We will work with the Open Data Institute to help businesses that want to use public sector data to create new products and services – commuters are already using apps based on transport data released by rail and bus operating companies to plan their journeys (using real-time information to adjust their trip by taking account of delays).
We will improve access to data by ensuring that data is released in anonymised, open formats to enable people to use the data and encourage the development of a market for services based on public-sector information for entrepreneurs and businesses by 2013. Data from the Department of Transport is being used to run Smartphone applications that help people to find their way around cities across the UK.
We will create an open licensing model which enables the use and re-use of public sector information - this licence will cover any information that a data provider offers for re-use under its terms and conditions.
The government regularly publishes open data on: central and local government spending, senior staff salary details and how the government is doing against objectives. This helps people monitor government performance, make informed choices on the use of public services or hold the government to account.
Data.gov.uk has more than 17,000 datasets on it already, including local crime statistics, sentencing rates, hospital infection rates and GP performance.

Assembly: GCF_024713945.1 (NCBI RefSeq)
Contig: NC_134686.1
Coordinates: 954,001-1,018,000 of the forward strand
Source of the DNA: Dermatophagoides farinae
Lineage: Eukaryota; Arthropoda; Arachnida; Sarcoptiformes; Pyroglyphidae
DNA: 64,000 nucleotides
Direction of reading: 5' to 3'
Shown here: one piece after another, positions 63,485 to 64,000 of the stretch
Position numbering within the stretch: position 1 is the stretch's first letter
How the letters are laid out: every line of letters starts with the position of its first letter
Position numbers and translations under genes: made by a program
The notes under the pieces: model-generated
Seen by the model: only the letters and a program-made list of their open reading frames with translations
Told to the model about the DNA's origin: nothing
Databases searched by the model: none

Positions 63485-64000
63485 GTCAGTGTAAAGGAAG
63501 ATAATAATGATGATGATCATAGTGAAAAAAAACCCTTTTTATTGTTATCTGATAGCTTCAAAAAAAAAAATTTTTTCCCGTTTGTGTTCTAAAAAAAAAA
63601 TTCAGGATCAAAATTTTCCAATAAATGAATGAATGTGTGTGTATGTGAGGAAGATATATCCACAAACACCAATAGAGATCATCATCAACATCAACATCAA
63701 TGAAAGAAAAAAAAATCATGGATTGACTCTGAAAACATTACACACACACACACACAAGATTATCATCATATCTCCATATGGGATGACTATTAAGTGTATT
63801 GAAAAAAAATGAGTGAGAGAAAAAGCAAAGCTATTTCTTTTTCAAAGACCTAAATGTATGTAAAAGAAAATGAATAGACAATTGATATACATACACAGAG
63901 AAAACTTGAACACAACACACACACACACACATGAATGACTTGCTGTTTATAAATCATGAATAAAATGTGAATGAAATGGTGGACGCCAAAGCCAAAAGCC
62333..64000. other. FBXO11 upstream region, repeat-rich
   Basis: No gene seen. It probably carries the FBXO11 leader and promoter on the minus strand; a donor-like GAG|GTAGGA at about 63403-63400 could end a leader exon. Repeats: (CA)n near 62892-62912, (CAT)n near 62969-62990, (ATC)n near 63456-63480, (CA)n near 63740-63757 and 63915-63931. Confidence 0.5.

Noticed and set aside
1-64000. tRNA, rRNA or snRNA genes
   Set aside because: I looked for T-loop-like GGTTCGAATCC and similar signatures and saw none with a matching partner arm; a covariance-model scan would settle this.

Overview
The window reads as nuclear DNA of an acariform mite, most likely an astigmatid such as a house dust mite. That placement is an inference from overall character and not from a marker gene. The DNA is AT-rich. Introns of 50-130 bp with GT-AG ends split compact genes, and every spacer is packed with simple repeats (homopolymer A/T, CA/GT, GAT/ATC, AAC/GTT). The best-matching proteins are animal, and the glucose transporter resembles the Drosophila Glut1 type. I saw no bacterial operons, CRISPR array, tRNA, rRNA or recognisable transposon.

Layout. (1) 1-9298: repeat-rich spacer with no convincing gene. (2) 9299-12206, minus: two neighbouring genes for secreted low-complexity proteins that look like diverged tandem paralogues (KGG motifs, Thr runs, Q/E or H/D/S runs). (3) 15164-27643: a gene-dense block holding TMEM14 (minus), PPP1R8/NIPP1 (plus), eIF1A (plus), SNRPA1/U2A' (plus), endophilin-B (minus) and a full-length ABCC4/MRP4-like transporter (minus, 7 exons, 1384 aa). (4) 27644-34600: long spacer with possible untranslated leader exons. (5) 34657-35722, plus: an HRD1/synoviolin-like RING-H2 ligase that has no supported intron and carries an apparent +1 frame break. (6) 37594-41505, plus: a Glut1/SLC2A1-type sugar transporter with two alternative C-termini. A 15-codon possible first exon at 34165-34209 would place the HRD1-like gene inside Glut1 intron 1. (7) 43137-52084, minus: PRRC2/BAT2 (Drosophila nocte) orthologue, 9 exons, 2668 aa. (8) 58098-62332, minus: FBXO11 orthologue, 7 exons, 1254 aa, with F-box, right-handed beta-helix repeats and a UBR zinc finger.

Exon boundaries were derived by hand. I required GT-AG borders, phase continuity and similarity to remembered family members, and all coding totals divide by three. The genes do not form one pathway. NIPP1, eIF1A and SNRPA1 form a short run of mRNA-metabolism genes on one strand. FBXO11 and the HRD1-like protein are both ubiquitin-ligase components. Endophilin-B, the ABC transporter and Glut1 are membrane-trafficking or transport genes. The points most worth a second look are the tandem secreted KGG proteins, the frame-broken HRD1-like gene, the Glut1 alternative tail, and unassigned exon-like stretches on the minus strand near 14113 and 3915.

Data published by the Department of Health has been used to create tools that compare GP surgeries by the quality of health outcomes they achieve and their level of patient satisfaction.
The Home Office and Ministry of Justice publish data that lets people see where crime is happening in their local area, and the level of reoffending after a conviction and court sentences. The website, www.police.uk, also allows people to compare crime levels for a certain borough or district.
In May 2010, the Prime Minister wrote to all government departments instructing them to become more transparent and open, by releasing data on finance, resources and procurement in an open, regular and re-usable format. A second letter in July 2011 concentrated on data releases from major public services including health, education, crime and justice, and transport.